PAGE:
Web Design Tools for WordPress 2013

Learning is a never-ending journey. There’s always room to grow, things to improve, and ways to make things better, more efficient, and more effective. Here are some (premium and free) web design tools that can help WordPress authors and developers reduce work time, increase productivity and improve work quality:

Sail.js (Free)

Sails.js makes it easy to build custom, enterprise-grade Node.js apps. It is designed to resemble the MVC architecture from frameworks like Ruby on Rails, but with support for the more modern, data-oriented style of web app development. It’s especially good for building real time features like chat, it automatically builds a RESTful JSON API, and it supports HTTP and WebSockets. The Sails framework was developed by Mike McNeil with the support of Balderdash.

Backbone.js (Free)

Backbone.js gives structure to web applications by providing models with key-value binding and custom events, collections with a rich API of enumerable functions,views with declarative event handling, and connects it all to your existing API over a RESTful JSON interface.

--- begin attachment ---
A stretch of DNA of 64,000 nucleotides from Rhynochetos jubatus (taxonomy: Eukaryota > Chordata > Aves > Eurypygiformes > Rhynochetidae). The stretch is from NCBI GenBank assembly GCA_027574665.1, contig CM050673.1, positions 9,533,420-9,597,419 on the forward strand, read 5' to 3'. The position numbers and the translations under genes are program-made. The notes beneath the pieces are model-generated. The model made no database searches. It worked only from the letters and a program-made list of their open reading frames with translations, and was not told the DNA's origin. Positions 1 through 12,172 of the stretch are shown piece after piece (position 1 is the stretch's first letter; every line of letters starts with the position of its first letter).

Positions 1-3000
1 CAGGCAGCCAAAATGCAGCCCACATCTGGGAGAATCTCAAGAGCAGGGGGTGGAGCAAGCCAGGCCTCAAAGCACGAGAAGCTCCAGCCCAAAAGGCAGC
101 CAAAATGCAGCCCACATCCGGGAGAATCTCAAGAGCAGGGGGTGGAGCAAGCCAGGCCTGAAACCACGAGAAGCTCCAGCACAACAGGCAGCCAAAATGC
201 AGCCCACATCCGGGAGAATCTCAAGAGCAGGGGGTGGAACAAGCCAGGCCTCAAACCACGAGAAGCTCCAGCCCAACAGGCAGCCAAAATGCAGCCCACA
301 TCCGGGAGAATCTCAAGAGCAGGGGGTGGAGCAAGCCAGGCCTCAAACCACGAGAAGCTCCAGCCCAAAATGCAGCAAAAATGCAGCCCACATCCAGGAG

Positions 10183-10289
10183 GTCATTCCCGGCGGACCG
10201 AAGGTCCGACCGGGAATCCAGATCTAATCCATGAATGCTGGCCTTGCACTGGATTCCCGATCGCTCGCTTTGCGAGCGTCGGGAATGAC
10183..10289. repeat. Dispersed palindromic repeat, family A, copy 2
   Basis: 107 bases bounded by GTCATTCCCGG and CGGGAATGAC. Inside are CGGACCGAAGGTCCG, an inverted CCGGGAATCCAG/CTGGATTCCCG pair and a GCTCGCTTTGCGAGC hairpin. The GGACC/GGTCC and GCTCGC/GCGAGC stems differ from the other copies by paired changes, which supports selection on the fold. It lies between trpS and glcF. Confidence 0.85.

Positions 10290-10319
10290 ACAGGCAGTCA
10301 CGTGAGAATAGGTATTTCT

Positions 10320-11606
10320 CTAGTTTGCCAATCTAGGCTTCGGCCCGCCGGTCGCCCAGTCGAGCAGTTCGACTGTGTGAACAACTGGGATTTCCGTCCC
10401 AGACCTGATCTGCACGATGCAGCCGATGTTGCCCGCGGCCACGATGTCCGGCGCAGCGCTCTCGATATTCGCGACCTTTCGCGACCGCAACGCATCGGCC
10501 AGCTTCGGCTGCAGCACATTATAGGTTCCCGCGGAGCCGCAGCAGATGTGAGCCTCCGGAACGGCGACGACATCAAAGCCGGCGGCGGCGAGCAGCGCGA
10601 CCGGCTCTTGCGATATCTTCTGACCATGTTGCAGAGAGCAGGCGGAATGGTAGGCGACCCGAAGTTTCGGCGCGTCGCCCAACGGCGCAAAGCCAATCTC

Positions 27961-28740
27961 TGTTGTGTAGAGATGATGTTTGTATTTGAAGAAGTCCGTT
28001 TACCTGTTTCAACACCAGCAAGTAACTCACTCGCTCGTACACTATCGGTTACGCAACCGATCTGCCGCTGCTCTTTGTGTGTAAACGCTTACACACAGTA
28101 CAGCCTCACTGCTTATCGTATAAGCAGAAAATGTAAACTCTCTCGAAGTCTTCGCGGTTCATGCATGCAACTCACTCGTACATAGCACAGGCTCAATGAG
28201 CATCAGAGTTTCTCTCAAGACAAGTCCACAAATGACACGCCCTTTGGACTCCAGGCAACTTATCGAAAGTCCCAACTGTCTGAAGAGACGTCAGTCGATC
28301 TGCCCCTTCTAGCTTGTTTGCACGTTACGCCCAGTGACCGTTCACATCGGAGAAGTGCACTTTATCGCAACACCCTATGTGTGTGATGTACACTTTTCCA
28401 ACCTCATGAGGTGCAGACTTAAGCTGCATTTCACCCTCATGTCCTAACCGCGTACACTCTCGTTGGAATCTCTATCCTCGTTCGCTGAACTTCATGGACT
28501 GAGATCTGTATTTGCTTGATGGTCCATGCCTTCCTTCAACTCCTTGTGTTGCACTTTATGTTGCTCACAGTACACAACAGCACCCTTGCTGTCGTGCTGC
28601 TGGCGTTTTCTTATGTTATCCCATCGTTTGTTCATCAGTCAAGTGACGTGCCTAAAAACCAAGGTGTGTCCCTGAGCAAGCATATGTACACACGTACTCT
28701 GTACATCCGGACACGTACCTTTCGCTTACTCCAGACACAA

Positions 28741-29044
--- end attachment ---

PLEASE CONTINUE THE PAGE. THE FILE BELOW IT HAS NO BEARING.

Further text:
Extra Strength Responsive Grids (Free)

Extra Strength Responsive Grids are percentage-based, for smooth, non-snappy width adjustments that enable you to take total control of your layout. ESRG deploys meaningful class names such as grid-half and grid-quarter to make life easier. ESRG is also SASS-enabled.

Easel Design without a Designer (From Free – $99 Subscription)

Easel is an in-browser, high-fidelity web design tool that lets you mockup, share and implement your ideas with ease. This WYSIWYG web design tool aims to make web design and development easier for teams who want to quickly get their ideas online without having to hire a designer. The app is a great resource for people who don’t have any coding experience but know what they want visually.

Responsive Nav (Free)

Responsive Nav is a tiny JavaScript plugin which weighs only 1.7 KB minified and Gzip’ed, and helps you to create a toggled navigation for small screens. It uses touch events and CSS3 transitions for the best possible performance. It also contains a “clever” workaround that makes it possible to transition from height: 0 to height: auto, which isn’t normally possible with CSS3 transitions.

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